A few background stories are resolved, but they don’t make us feel anything for the characters. With banal writing, uninspired staging, passable performances and bad music, one wonders about the taste of Pakistani audiences – or lack thereof.
Karan Johar, it seems, has found a personal niche by exploring short topics and anthologies. Ajeeb Daastaans, produced by K-Jo, and which ranks No. 1 in Pakistan’s Netflix charts, is a nearly two-and-a-half-hour set of four stories about love, lust, angst and jealousy.
The first story is Majnu (director: Shashank Khaitan, Dhadak, Humpty Sharma Ki Dulhania), which reveals the story of an owner (Jaideep Ahlawat), his promiscuous and sexually repressed wife with whom he did not consummate his marriage ( Fatima Sana Sheikh), and the son of their driver (Armaan Ralhan), a business school graduate, whom she courted.
The second tale, Khilauna (director: Raj Mehta, Good Newwz), is about Meenal (Nushrat Bharucha), a cunning housekeeper who uses her feminine charms to entice the secretary of a wealthy man living in a posh locality (Maneesh Verma ) to give her a job with him. The secretary’s wife is waiting, so the house needs someone to do the chores. The job ticks off the guy from the local laundry (Abhishek Banerjee), who also happens to be Meenal’s lover (judging by the way she treats him, he’s not her friend). Meenal, however, has a one-sided agenda to woo the secretary: she wants to restore power to her hut. A silent witness to everything in this thriller is Meenal’s younger sister.
The third story is Geeli Pucchi (director: Neeraj Ghaywan, Masaan, Sacred Games) about a Dalit worker (back caste) working in a factory (Konkona Sen Sharma) who does not have many opportunities to climb the ranks. , and her somewhat innocent superior (Aditi Rao-Hyderi), with whom she shares a love-hate relationship with strong bisexual connotations.
The last of the bunch – also the best performed and directed – is Ankahi (director Kayoze Irani, son of Boman Irani; chubby friend of Student of the Year). This half-silent story is about a woman (Shefali Shah) who often fights with her husband (Tota Roy Chowdhury) because he does not reach out to their teenage daughter (Sara Arjun), who is losing his hearing. Fed up with fights, she befriends and then has a sexual adventure with a deaf photographer (Manav Kaul) with a lively personality.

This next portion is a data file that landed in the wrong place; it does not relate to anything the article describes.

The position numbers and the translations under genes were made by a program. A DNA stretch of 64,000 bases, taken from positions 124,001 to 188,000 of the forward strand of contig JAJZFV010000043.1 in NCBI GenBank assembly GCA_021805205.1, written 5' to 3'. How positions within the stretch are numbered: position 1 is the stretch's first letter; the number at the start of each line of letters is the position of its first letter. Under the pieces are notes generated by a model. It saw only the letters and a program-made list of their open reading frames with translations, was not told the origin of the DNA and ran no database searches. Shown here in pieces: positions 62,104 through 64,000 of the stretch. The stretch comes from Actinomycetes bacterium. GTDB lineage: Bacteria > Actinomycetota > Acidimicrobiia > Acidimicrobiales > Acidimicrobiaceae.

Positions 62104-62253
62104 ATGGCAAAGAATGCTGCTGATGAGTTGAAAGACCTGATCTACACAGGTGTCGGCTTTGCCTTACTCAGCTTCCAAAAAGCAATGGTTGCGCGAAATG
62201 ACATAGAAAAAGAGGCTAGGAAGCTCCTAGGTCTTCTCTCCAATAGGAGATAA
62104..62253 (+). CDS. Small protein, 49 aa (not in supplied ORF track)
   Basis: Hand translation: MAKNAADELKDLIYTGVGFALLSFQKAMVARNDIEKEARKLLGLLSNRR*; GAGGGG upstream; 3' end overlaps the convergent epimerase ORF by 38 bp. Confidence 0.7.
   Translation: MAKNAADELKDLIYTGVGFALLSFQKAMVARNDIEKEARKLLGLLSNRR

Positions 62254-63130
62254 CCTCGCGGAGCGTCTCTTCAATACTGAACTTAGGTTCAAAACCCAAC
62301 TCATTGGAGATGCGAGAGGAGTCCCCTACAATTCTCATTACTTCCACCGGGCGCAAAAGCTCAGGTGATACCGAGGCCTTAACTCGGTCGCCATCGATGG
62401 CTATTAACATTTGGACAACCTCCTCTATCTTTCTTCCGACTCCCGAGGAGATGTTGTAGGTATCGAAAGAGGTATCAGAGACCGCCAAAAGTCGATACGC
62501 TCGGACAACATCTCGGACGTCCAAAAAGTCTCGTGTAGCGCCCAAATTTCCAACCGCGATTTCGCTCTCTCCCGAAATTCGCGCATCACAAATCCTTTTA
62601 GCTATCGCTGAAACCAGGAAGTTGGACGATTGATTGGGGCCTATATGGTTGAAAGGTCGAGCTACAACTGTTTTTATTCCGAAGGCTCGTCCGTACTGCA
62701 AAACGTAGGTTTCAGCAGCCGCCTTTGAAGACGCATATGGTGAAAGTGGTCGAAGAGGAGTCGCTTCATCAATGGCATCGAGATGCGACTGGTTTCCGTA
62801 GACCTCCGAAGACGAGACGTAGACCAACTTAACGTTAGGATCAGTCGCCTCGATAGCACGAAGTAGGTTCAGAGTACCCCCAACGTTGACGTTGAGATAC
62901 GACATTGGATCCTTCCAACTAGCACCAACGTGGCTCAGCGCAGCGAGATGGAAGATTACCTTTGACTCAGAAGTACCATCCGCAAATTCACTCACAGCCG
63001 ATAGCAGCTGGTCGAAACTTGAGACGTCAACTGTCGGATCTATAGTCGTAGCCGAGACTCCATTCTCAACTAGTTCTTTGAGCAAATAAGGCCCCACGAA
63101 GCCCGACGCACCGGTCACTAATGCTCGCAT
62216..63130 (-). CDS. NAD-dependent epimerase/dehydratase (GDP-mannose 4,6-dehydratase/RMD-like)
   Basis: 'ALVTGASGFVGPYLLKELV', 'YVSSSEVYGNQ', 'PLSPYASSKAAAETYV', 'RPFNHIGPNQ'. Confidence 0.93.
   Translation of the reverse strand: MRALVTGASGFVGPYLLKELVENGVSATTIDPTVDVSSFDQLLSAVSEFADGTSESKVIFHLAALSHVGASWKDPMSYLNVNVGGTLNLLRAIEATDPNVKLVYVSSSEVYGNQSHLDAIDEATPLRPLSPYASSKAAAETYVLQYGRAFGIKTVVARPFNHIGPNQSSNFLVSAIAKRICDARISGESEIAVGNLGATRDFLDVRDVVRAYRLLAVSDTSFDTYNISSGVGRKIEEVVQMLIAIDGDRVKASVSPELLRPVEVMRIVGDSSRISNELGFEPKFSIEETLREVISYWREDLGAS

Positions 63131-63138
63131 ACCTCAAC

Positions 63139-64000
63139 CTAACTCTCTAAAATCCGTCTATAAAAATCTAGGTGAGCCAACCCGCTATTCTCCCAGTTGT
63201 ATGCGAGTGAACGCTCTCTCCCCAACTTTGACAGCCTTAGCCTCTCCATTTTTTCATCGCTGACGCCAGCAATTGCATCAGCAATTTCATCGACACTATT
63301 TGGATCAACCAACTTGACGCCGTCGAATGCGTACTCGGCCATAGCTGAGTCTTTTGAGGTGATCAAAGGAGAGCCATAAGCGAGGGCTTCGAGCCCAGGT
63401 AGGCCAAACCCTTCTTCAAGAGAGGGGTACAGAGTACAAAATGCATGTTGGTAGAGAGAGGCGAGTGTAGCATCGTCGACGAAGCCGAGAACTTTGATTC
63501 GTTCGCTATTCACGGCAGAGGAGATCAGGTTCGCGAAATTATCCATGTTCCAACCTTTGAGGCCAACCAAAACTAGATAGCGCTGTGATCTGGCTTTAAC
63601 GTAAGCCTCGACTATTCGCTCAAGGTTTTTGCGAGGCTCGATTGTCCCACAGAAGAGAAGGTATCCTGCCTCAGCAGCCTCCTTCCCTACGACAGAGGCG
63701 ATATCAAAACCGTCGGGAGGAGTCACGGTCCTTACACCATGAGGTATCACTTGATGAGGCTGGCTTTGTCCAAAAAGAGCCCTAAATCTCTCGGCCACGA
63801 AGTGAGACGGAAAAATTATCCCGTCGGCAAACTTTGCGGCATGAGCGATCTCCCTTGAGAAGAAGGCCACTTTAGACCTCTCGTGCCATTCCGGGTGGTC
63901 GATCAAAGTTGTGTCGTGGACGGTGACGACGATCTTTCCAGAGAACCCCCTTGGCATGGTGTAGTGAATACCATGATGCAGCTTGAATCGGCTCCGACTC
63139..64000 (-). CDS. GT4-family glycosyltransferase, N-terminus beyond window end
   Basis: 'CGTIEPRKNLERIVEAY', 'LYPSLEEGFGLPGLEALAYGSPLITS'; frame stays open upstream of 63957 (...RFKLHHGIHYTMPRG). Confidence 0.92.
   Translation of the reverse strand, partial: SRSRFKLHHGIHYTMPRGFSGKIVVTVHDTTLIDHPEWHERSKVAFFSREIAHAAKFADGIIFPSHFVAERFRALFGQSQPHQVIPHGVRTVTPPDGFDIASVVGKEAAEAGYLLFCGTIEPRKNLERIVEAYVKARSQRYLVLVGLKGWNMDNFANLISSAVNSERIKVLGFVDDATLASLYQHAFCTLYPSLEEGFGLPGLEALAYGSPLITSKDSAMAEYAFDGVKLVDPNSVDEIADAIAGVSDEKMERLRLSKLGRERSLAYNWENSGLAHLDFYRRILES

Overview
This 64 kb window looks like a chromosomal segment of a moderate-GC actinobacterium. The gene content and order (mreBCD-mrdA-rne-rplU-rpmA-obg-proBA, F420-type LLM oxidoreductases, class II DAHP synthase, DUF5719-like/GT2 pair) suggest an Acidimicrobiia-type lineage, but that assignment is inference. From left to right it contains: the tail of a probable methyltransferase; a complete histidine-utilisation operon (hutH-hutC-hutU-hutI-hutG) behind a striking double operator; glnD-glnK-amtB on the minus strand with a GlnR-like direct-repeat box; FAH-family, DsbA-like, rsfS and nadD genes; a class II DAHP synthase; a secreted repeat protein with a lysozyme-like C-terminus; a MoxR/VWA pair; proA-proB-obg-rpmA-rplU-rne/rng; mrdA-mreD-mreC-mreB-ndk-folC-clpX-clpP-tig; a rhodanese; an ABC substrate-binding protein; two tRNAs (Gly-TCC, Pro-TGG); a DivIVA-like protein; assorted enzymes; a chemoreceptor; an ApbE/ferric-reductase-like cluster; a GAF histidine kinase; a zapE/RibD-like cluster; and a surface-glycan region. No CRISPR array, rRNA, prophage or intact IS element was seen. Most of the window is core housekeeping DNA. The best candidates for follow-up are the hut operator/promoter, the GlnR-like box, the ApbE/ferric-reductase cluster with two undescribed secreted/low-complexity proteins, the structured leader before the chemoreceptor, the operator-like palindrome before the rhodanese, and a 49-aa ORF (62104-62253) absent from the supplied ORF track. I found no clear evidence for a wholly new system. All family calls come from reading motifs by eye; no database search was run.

Anthologies and short films are the latest trend in Pakistan and India these days, but often they are poorly designed or unsatisfactory; surprisingly, those in this film are cleverly crafted with deep sub-texts of angst, self-mockery, envy, and lust. In almost every story, you can sense a timely boiling point approaching ahead of time, but the big revelations – at least for me – are often easily deductible from the start.
There’s also a strong agenda of indulging one’s fleshly desires pushed into Bollywood fare these days – carnal desires, mind you, that have nothing to do with love and romance. In a movie like Ajeeb Daastaans, where the stories have adult themes, that’s somewhat acceptable. However, it’s not that their inclusion – sometimes represented graphically – is really necessary to tell these stories convincingly.
The anthology, on the whole, is good – especially because of the magnetic performances in Ankahi – but it’s not revolutionary, nor even this novel.
Streaming now on Netflix on Tuesdays and Fridays is rated 13+ (really, Netflix? I would give it 16+ for adult themes), while Ajeeb Dastaans is rated 18+ for sexual content and language.
Posted in Dawn, ICON, May 2, 2021